Oil, gas firms begin to shut U.S. Gulf production on storm threat

By Kristen Hays

HOUSTON (Reuters) - Oil and gas companies in the Gulf of Mexico started shutting in production on Thursday and were evacuating some workers as Tropical Storm Karen moved toward the U.S. Gulf Coast.

Anadarko Petroleum Corp <APC.N> said it halted production at its Neptune platform, with capacity to produce up to 14,000 barrels per day of oil and 23 million cubic feet per day of natural gas.

The company was also evacuating workers not essential to production from Neptune and other platforms, including the natural gas-only Independence Hub, with capacity to produce up to 1 billion cubic feet of gas per day.

The Independence Hub is at the easternmost part of the Gulf where oil and gas producers can operate, about 185 miles southeast of New Orleans. It is located in a Gulf area known as the Mississippi Canyon, which is home to much of the basin's energy infrastructure, including two of BP Plc's <BP.L> Gulf platforms.

The National Hurricane Center expected the storm to move through Mississippi Canyon toward the Gulf Coast between Louisiana and the Florida Panhandle. The NHC said the storm could strengthen into a hurricane before making landfall.

The Gulf accounts for about 19 percent of U.S. daily oil production and about 6 percent of daily natural gas output, according to the U.S. Energy Information Administration.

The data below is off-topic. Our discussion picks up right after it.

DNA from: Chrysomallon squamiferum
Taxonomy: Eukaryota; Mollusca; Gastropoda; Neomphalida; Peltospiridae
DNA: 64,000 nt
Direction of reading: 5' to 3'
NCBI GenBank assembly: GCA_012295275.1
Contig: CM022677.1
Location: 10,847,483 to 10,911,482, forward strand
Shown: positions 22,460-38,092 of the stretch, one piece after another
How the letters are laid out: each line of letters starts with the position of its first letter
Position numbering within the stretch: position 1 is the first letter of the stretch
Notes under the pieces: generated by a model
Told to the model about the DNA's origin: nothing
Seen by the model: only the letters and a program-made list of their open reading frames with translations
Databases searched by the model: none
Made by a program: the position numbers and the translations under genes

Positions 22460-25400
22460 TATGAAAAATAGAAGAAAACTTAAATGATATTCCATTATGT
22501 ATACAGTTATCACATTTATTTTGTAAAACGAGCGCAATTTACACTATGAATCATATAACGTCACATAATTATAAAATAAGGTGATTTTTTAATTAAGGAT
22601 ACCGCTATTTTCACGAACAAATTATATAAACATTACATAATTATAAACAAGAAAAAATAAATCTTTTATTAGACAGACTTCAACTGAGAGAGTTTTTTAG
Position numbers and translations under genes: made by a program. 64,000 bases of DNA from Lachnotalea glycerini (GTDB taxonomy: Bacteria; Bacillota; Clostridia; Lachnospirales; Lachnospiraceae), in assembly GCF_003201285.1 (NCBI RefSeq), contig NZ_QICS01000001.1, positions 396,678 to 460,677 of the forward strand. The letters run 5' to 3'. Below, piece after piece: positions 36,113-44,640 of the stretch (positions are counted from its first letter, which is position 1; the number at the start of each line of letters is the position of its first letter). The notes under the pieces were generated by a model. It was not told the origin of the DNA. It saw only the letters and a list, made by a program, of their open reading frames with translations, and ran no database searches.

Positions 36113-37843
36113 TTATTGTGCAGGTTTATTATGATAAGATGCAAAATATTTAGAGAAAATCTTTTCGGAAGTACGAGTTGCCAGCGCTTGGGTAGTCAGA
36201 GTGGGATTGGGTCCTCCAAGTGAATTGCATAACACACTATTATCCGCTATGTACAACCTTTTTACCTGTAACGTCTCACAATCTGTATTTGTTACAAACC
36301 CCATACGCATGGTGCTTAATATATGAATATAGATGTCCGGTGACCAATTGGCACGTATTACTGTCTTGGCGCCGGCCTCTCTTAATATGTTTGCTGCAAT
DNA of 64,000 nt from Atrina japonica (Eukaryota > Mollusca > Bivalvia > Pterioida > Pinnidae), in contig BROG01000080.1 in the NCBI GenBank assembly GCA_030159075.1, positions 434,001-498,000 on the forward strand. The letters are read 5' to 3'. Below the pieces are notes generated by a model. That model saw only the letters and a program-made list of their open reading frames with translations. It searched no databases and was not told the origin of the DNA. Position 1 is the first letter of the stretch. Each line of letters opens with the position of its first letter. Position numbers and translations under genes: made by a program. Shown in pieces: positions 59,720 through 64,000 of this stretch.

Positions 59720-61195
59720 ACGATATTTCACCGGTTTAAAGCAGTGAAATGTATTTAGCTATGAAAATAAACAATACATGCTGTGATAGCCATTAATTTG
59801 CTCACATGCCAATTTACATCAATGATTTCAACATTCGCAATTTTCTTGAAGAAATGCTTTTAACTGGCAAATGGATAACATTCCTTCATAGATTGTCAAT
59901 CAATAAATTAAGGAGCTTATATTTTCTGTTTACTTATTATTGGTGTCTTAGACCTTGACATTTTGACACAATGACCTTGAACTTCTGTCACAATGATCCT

BP said on Thursday it was continuing evacuations of some workers, but no production had been shut. ConocoPhillips, which operates a single platform far west of Mississippi Canyon, said on Thursday it did not expect any impact from Karen.

In the Gulf Coast cash gasoline market, differentials surged about 3.00 cents per gallon on storm concerns, traders said.

"All storm hype," a Gulf refined products trader said on the rise in differentials, which came despite a 1.85-million-barrel inventory build last week in the well-supplied region.

Onshore, a crude distillation unit at Chevron's <CVX.N> Pascagoula, Mississippi refinery with capacity of 210,000 bpd was shut early on Thursday, market intelligence service Genscape said, though the company did not confirm the stoppage or say if it was storm-related.

Other operators, including Royal Dutch Shell <RDSa.L> - the biggest oil producer in the U.S. Gulf - and Hess Corp <HES.N>, said they were monitoring the storm, but had not begun evacuations.

An official from Mexico's state-run producer Pemex <PEMX.UL> has said the company was closely monitoring the situation, but also had not ordered any offshore or onshore evacuations at any installations.

(Reporting by Kristen Hays; editing by Terry Wade, G Crosse)